Post # 1
So we are getting married in one year…and one day! =) But today it is 93 degrees in Portsmouth…the record high for June is 96, but average is 77. I expect it to be in the 70s or 80s, but what if it is super hot? What would you do? Our wedding is planned to be outside…
(On a separate note, the record low for June in Portsmouth, New Husband, is 33 degrees!!!!!!)
I know I can’t really worry about this until the day of, but I wanted to know what others had done when the weather got super hot.
Post # 4
Well I’m allergic to the sun and heat, so I would be miserable the entire day, so I’d say do it inside where its nice and A/C 🙂
Post # 5
We’ve chosen the venue, and it will be fine if temperatures stay normal…I was wondering what we should do IF it’s really hot that day…like what contingency plan we should have.
Post # 6
You really cant do anything about the weather – perhaps have personal fans for everyone – you could attach a program or message to each – and have them either handed out or sitting on the seats when people arrive for the ceremony. Maybe you could rent large fans or AC units – check with the venue to see what they suggest.
Post # 7
I’d arrange for a tent either way; it’s really hard to get those on short notice and even if it’s not hot, shade is always appreciated. Ask the venue what options, if any, are there for running power out to the tented area and be prepared to set up some fans if possible; so that means you should scope any decor that might go under the tent to make sure it’s not going to fly around or blow away. This may mean adjusting your ideal table/decor concept a bit (i.e. heavier centerpeices, shorter tablecloths, napkins tucked inside glasses instead of folded like little swans) but it’s much easier to make your plan as if it WERE going to be hot than to try and change things at the last minute.
Start stocking up on travel-size sunblock early in the season next year so you can leave a basket of them for guests who forget to protect themselves from the sun.
Look for creative ways to stock cold water in various spots around your reception area; bottled water might be too costly and generate too much trash so a mix of bottles and big dispensers, maybe a DIY project to come up with some clever covers for the giant igloo water dispensers you see on construction sites. Maybe even incorporate a festive “signature drink”, non-alcoholic, in those big dispensers.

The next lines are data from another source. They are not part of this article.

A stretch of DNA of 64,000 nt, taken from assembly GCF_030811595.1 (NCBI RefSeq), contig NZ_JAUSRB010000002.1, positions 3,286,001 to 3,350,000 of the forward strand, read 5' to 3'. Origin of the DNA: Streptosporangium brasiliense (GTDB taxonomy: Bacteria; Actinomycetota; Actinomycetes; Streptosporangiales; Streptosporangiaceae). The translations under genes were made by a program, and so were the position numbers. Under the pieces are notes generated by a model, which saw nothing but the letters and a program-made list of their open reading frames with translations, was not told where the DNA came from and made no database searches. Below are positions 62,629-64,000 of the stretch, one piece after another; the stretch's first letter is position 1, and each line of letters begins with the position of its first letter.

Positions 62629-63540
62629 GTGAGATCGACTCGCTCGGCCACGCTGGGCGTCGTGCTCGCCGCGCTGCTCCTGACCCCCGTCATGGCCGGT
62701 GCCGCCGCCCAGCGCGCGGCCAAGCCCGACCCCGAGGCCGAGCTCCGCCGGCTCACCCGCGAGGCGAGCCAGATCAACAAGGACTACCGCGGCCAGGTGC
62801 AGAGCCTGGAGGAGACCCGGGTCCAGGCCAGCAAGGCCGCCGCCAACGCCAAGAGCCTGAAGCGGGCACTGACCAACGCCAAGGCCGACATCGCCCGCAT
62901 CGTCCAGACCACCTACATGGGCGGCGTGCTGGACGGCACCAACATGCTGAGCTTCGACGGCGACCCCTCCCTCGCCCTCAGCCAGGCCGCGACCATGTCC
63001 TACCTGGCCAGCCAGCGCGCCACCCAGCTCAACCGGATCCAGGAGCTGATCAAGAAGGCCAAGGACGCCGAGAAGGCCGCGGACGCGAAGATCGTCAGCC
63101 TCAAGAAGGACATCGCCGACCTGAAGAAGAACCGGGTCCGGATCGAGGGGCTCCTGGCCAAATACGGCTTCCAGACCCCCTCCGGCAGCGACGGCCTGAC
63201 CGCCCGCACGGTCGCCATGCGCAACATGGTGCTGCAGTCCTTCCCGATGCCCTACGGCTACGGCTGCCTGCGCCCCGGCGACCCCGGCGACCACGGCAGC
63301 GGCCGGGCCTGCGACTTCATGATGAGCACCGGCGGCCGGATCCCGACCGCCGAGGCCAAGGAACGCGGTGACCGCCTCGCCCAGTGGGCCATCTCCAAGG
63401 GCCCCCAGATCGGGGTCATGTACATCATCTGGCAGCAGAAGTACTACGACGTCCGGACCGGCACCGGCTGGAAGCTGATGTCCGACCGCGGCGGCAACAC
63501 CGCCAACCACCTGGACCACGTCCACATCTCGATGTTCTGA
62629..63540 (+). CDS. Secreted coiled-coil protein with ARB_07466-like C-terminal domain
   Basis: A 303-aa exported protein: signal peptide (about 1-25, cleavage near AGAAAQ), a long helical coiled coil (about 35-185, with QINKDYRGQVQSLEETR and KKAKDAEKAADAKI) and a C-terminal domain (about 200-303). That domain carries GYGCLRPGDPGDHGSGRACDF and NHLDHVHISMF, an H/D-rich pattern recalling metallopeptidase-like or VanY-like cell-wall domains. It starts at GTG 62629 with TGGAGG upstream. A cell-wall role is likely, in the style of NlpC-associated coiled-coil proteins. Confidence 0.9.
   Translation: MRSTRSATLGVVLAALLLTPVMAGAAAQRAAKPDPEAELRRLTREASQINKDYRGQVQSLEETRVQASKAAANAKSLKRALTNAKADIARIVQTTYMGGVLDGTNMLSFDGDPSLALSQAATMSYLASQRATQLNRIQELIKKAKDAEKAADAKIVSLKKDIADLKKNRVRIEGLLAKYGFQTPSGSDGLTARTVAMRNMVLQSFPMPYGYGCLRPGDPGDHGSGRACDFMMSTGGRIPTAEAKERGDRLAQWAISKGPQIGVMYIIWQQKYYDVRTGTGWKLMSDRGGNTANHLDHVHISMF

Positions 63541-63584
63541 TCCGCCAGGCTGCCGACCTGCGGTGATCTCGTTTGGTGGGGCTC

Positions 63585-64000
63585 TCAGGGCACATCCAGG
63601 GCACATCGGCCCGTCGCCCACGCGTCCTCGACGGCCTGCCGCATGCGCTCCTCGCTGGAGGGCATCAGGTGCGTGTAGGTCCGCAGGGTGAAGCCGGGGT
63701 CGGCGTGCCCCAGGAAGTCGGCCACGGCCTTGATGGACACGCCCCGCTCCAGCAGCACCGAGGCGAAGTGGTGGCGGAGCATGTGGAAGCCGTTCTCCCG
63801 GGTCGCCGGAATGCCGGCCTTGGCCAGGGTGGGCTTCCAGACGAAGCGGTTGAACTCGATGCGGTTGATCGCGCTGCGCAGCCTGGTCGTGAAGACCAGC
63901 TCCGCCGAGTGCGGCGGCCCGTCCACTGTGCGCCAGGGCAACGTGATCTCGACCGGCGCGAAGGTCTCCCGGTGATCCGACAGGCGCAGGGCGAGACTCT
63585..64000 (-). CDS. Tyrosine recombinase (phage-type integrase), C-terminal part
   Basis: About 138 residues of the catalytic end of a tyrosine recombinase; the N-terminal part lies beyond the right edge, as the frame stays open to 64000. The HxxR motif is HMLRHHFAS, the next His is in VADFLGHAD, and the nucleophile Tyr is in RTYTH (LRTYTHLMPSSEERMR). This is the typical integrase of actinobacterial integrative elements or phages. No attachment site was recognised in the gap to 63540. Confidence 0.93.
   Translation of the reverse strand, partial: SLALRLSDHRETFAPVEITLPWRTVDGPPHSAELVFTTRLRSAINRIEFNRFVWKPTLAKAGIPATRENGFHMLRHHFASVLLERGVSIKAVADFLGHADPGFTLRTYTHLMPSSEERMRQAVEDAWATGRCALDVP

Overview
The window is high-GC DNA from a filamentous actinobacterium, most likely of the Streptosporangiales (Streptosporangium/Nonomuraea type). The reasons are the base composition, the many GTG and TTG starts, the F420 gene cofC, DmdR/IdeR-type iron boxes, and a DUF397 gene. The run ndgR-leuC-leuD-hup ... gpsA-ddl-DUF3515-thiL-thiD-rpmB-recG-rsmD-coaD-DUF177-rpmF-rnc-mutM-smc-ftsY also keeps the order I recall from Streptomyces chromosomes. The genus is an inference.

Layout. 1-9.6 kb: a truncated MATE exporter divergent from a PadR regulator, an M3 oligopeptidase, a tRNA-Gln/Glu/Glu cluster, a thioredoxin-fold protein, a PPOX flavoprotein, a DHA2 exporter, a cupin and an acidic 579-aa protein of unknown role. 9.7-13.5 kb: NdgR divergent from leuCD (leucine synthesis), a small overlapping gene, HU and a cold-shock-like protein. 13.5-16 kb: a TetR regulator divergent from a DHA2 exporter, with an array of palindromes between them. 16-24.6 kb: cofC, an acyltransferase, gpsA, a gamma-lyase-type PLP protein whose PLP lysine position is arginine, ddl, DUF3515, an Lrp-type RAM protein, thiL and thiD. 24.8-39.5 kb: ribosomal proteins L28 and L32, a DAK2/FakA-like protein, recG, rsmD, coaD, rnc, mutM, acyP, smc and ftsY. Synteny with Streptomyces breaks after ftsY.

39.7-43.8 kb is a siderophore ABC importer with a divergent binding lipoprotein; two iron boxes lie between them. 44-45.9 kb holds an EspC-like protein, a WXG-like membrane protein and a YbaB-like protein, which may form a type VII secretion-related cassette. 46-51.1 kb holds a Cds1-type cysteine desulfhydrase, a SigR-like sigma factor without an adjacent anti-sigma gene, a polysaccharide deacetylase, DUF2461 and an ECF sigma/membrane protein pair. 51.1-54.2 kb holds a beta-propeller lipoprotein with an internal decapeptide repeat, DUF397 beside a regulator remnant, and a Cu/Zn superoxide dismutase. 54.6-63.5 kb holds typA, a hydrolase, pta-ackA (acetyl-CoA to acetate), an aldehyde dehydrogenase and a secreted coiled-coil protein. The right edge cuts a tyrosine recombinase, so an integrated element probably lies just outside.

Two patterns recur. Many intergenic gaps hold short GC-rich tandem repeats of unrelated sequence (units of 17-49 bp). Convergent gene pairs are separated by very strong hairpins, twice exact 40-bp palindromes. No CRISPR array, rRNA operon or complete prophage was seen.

Pick the bridal party attire with the hot day in mind; it’s much easier to run out and buy a pair of white tights at the last minute if it turns cold, than to get a new dress or roast in 8 layers of taffeta (yes I know you may already have a storybook wedding dress in mind but do you really want the only thing you or other people remember is how you melted?)
Talk to your caterer about cake icings— some, like ganache, will be off-limits in the heat.
Basically just assume it will be hot, or rainy, or windy and when the weather turns out nice, people will still be happy for some shade and a nice cool drink.
Post # 8
Having fans is a great idea!! My dress is light taffeta, and I haven’t decided my bridesmaids’ dresses yet…they will be short, though.
We are going to have a tent, so that will help. I am just worried that it will be unbearably hot…but it is New Hampshire…so it’s unlikely.
Post # 9
I have some of the same concerns. My wedding is a year and 8 days from today and yesterday it was 90 degrees. But now today it is a high of 72 and kind of gloomy! It is impossible to tell what the weather will be like this time next year, but my Fiance and I have discussed renting a big tent to cover our ceremony area either way (luckily, we only need to give our venue a 72 notice if we want the tent). Also, we are making our programs fans (attaching a square program to a tongue depressor basically…thank you Pinterest!). Maybe even buying some of these (well not these ones exactly, not a fan of the colors/flowers, but you get the idea!) and putting them in a cute basket for guests to use throughout the day! http://www.orientaltrading.com/mini-hibiscus-print-fans-a2-26_2052-12-1.fltr?Ntt=fan